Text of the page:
Some March, 2006 Results
I know I said I wasn't going to use DataQuick's data so much any more, but look at Marin. It's flat for March, 2007. Slightly negative in fact. Recall the changes in how DataQuick calculates the median and then realize that negative appreciation is probably worse; worse for small counties like Marin but not for larger counties like Sonoma.
But appreciation is flat? In Marin? What about that big 'ol 10% jump in appreciation in January that some of our RE trolls wet their undies over? And this is the beginning of the infamous Spring selling season. Is -0.1% a harbinger of things to come?
And I'll throw this one in for free. I know I've said it before...but how can it be that median county-wide sales price can rise in a down market? Why isn't that paradoxical? Because the higher end still sells while the lower end does not. In fact, every single house that sells can be selling at a price reduction and yet still the county median can go up if the net proportion of more expensive houses that sells is greater than the lower end. It's just something to keep in mind and a big reason why people should not put much weight into the reported county medians. I don't, but since most people do you find it talked about on this blog. And as this down market progresses and as lending tightens, that line separating the "lower end" from the "higher end" rises. Sooner or later it will become obvious in Marin. It just takes longer here because prices are so much higher to begin with; the low end for us is the mid to high end for others:
The Union Tribune reports from California. “Sales of San Diego County homes in March dropped to their lowest level since 1995, but prices bounced back, DataQuick reported. There were 3,218 sales, up 12.4 percent from February, but sales were down 26.3 percent from a year ago, the biggest year-over-year decline for any March since 1995.”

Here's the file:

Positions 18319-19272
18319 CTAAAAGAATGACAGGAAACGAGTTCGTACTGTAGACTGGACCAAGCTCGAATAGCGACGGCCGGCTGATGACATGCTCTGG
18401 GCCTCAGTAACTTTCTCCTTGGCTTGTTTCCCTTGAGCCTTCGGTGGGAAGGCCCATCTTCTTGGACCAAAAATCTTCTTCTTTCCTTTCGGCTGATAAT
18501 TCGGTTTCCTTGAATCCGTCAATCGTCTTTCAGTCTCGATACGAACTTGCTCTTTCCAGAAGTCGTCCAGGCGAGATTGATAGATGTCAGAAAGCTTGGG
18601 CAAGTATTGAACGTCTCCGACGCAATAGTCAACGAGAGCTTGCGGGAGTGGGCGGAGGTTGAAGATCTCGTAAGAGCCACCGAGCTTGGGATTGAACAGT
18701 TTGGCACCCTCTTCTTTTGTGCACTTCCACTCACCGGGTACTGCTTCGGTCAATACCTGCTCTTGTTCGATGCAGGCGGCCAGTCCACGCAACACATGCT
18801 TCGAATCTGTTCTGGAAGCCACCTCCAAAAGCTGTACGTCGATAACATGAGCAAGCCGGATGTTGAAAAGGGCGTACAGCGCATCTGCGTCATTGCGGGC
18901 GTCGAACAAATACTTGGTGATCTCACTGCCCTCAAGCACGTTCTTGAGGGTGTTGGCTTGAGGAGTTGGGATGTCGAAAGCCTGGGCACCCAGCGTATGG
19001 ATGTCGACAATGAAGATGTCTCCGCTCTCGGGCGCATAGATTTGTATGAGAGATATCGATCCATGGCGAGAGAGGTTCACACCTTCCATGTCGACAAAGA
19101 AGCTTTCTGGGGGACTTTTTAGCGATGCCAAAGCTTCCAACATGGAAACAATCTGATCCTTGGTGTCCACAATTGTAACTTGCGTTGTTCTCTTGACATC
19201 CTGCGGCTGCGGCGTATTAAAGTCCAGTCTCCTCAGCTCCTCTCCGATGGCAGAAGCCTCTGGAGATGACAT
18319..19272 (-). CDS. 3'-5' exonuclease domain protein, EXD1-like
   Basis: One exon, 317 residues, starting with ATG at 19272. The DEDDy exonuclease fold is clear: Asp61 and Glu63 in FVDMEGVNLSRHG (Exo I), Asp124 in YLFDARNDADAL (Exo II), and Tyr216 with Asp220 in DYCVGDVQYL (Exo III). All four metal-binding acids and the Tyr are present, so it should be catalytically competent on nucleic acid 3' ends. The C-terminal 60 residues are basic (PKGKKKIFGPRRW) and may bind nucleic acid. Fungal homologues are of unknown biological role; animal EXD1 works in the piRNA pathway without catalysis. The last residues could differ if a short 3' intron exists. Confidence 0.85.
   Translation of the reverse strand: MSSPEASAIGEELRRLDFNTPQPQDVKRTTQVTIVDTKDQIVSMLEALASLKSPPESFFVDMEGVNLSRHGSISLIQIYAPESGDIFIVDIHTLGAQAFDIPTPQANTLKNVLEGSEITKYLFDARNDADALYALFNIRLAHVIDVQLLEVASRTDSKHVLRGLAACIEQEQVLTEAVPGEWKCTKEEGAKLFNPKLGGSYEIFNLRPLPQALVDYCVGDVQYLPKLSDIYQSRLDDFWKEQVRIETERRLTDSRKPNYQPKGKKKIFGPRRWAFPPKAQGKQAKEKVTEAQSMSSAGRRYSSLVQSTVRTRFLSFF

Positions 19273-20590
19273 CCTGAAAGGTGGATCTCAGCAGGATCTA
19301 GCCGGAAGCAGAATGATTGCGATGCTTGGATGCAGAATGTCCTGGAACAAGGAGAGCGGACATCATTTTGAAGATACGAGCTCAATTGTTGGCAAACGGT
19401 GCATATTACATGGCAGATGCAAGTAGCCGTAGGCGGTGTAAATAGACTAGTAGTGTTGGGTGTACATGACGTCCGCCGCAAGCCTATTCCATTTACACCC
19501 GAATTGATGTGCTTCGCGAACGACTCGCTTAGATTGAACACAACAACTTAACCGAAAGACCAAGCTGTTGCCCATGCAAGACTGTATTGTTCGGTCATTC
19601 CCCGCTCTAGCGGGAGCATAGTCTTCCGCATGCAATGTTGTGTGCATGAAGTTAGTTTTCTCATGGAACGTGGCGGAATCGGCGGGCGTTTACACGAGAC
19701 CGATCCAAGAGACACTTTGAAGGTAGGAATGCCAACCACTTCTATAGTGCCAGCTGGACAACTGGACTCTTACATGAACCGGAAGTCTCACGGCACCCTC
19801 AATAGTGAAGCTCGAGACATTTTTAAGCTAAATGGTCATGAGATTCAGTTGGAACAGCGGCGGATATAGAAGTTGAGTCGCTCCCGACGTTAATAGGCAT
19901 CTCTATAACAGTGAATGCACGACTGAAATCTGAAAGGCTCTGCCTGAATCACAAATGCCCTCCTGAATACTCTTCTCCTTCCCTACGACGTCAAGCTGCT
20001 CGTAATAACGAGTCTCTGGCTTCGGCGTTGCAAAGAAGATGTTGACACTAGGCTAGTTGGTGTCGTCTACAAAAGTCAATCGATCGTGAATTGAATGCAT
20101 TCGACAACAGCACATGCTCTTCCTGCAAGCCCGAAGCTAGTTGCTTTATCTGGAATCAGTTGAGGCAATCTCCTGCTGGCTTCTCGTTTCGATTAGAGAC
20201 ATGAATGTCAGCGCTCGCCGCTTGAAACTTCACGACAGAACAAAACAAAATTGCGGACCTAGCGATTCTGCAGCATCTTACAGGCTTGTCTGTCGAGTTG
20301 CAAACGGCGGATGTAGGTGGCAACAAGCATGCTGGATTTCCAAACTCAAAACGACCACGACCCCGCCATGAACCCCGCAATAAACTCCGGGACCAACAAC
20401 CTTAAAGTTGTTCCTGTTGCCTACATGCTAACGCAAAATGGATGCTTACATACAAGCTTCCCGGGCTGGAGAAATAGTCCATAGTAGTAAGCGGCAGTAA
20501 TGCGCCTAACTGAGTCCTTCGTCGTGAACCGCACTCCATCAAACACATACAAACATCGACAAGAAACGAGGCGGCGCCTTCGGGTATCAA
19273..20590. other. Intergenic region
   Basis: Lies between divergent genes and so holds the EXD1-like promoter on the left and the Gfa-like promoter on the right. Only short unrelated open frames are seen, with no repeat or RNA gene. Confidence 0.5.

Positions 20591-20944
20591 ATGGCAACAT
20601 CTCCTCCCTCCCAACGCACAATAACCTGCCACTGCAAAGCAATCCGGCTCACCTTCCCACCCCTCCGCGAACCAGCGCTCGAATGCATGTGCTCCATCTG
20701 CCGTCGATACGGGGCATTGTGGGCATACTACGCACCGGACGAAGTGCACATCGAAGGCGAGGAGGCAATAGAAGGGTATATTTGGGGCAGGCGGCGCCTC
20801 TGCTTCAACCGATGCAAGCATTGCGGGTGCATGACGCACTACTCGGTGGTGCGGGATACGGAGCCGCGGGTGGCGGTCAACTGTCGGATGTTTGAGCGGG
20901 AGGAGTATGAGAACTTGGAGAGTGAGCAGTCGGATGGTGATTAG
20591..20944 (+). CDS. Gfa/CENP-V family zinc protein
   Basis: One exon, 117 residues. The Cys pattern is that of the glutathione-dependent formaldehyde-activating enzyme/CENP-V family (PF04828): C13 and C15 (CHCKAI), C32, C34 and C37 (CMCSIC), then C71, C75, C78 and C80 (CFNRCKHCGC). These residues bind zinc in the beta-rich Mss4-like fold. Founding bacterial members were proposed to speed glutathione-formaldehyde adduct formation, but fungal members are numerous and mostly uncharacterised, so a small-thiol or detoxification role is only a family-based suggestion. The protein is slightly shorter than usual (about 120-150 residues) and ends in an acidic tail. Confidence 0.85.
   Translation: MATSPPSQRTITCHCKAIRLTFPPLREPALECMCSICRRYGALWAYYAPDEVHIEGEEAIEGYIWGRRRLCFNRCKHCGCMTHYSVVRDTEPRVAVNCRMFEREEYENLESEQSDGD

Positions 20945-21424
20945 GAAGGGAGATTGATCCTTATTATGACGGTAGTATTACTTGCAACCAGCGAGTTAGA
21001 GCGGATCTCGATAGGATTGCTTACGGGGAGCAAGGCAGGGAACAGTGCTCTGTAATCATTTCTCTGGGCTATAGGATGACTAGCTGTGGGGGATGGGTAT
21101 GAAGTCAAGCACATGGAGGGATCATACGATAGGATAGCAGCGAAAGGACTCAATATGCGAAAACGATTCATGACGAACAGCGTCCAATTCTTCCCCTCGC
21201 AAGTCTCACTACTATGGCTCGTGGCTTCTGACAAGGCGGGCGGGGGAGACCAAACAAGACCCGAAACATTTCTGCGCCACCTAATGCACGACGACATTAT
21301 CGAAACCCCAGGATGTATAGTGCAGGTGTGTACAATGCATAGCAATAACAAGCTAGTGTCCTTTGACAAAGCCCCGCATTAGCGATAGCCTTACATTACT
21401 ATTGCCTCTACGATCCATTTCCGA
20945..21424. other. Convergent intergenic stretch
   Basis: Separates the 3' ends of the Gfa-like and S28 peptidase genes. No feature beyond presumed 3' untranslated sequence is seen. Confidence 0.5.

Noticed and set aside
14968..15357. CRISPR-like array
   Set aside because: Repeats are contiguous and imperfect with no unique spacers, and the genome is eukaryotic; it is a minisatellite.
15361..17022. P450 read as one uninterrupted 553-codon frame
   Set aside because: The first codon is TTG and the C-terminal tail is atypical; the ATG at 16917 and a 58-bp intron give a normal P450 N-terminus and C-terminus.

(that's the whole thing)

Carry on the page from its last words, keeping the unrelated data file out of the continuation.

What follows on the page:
“It was also the 34th straight month to show year-over-year sales volume drops.” “DataQuick President Marshall Prentice said in a statement that the medians are rising because of a drop off in starter home sales in Southern California.”
And I better throw this one about inventory into the mix too; sorry to be in such a rush:
Home inventory is on the rise in the San Francisco Bay Area. During the month of March, Bay Area home listings increased at one of the highest rates in the nation. The large amount of inventory could cause prices in the Bay Area to fall even further.
San Francisco Bay Area homes are selling at the slowest rate since 1996, and unsold inventory is on the rise. But that isn't stopping anyone from putting their home on the market.
According to a survey by ZipRealty, home listings in the Bay Area increased at nearly double rate in March. In fact, the Bay Area had one of the highest increases in all of the metropolitan areas surveyed-second only to Los Angeles.
In all, the number of home listings increased 12.2 percent in March compared to the previous month. That's almost twice the 6.5 percent average increase recorded for the other metropolitan areas.
According to the California Association of Realtors, the increase in home listings between February and March usually averages somewhere around 2 percent.